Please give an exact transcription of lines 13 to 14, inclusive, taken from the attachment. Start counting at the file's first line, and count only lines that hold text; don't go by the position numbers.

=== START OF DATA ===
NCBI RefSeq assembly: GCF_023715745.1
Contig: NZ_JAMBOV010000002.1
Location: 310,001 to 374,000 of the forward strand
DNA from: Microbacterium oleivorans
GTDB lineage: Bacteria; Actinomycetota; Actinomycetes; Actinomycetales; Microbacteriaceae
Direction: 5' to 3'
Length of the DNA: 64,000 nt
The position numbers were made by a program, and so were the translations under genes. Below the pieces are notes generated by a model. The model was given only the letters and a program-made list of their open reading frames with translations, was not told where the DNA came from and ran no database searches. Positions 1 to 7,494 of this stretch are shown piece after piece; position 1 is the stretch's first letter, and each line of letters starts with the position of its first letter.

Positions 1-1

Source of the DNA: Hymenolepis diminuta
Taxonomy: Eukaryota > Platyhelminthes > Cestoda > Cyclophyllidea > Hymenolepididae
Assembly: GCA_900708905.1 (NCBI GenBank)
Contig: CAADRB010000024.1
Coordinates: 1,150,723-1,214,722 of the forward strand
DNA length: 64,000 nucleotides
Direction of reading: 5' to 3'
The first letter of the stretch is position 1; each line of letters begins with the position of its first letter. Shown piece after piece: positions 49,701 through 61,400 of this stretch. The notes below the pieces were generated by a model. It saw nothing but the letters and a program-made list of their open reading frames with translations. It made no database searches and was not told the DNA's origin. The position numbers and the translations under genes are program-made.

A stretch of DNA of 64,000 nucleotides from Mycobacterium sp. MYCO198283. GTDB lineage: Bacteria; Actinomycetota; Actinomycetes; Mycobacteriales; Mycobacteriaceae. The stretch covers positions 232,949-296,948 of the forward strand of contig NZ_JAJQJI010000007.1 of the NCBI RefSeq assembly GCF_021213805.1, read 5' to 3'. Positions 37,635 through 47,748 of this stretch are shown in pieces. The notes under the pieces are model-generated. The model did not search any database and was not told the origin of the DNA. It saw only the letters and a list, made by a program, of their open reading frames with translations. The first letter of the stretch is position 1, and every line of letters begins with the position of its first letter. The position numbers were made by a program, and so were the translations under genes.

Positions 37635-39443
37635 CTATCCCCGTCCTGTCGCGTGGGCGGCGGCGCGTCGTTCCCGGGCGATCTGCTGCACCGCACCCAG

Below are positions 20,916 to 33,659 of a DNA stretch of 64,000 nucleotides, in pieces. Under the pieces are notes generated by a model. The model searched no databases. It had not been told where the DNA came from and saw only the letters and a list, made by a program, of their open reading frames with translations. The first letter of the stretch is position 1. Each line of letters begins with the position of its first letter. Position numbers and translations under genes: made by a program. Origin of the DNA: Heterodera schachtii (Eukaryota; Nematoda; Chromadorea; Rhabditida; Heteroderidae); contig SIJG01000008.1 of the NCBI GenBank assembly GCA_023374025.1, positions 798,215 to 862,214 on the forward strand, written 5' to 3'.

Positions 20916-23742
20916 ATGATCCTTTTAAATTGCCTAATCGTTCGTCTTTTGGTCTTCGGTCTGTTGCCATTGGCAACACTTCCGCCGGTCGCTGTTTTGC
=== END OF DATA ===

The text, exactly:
Contig: CAADRB010000024.1
Coordinates: 1,150,723-1,214,722 of the forward strand